Is Vegetarianism Really Better for the Planet? Some Novel Arguments

Food writer Tamar Haspel makes some interesting arguments that are inspiring us to rethink our culinary hierarchy of ethics:

The argument that a vegetarian diet is more planet-friendly than a carnivorous one is straightforward: If we feed plants to animals, and then eat the animals, we use more resources and produce more greenhouse gases than if we simply eat the plants. As with most arguments about our food supply, though, it’s not that simple.

She makes it more-than-clear that food decisions get more complicated and morally-ambiguous the farther you go down the rabbit hole. Let’s examine two of her points dear Ravishers:

1. Is meat always less sustainable than vegetables?
Food sustainability is often ranked (according to Environmental Working Group data) on the amount of carbon emissions generated in production. In this case, the list of tsk, tsk, offenders from very worst to very best are (drum roll please!):

Lamb and beef (both animals produce heat-trapping methane gas like it’s goin' out of style), then pork, turkey and chicken. Plants (predictably) rank the lowest.

But wait—there’s another variable to consider! Calories. Food comparisons often look simply at weight comparisons, but a kilogram of beef obviously doesn’t have the same number of calories as a kilogram of broccoli. Rats. You have to significantly increase the quantity of plants to equal meat in sustenance provision. 

So, let’s look at our rankings again, calorie to calorie. Lamb and beef still look bad, but now pork and poultry are essentially equal to green vegetables, environmentally speaking.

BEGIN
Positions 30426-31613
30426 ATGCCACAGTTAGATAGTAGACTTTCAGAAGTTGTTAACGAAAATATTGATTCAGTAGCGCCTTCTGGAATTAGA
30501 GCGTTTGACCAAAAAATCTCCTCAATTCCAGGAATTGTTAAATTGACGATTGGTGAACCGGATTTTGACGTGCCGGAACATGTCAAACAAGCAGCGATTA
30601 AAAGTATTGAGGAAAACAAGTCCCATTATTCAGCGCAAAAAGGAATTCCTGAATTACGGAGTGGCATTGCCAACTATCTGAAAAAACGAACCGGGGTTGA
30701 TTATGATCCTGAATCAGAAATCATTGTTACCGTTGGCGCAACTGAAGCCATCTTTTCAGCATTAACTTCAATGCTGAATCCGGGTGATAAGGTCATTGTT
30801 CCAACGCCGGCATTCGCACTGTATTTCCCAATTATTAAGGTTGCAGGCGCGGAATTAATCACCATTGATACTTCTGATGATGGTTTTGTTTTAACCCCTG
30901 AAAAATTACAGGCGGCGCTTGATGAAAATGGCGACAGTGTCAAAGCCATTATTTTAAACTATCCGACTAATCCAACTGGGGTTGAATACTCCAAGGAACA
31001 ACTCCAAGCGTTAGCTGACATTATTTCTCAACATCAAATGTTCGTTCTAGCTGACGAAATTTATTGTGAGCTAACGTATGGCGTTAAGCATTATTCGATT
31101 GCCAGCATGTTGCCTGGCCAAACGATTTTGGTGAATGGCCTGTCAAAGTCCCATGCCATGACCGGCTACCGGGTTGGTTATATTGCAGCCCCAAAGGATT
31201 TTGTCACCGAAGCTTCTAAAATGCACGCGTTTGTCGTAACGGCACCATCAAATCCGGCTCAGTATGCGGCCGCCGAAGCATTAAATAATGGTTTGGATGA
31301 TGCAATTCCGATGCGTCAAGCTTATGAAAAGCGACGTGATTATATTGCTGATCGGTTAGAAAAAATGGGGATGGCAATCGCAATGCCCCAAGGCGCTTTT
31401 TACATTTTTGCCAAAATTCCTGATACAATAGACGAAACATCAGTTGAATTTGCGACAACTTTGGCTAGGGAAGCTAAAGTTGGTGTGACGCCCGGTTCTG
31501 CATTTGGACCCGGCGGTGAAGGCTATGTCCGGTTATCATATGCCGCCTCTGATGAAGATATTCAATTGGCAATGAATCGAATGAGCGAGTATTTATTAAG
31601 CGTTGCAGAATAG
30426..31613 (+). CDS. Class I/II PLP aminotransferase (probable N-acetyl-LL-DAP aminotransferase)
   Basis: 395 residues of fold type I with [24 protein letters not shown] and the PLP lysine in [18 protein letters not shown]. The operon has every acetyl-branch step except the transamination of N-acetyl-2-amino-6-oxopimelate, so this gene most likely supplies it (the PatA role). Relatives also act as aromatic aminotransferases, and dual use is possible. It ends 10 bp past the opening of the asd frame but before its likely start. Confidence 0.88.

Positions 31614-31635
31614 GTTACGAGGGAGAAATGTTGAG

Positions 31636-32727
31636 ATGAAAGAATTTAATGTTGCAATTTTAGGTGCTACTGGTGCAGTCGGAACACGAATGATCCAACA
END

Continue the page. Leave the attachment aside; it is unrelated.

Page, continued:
Is your mind blown yet?

Granted, Haspel is leaving out the effect of taste preference in quantities eaten. I’d wager that most of us could happily consume 500 calories of BBQ sauce-laden chicken in one sitting but probably not 500 calories of broccoli—blech!—even if that meant walking away hungry. And because humans can't seem to help glutting ourselves on foods that tap into our taste bud sweet spots, we're ever-complicating the issue. 

2. Can eating certain animals actually do a heavy for the planet?
Factory-farmed meat has question marks all over it—there are a million trade-offs for different methods of procuring hamburgers (besides the fact it's almost impossible to procure the provenance of your freaky farmed meat anyway). Organic food appears to yield significantly less carbon emissions, but its yields are also generally lower (thus less efficient). Local food—ironically—can have bigger environmental footprints than food transported long distances if the far-off farm uses more efficient methods. And the cultivation of animals to increase efficiencies and lower greenhouse gases can also raise animal-welfare concerns regarding close confinement and other problems.

Then there's the hunting option. Killing and processing your own meat takes out the middle man, and removes a whole slew of issues associated with raising animals. And taking out certain animals can actually be environmentally beneficial: As Haspel points out, deer and geese can do damage to their environments when they’re overpopulated, and wild pigs are especially destructive. But few of us are keen to shoot Bambi, and hunting and processing your own meat is inconvenient as hell—not to mention pretty impractical for city-dwellers.

In summary, some meat can probably be as environmentally-sound as veggies and nothing is easy or straightforward when making food choices.


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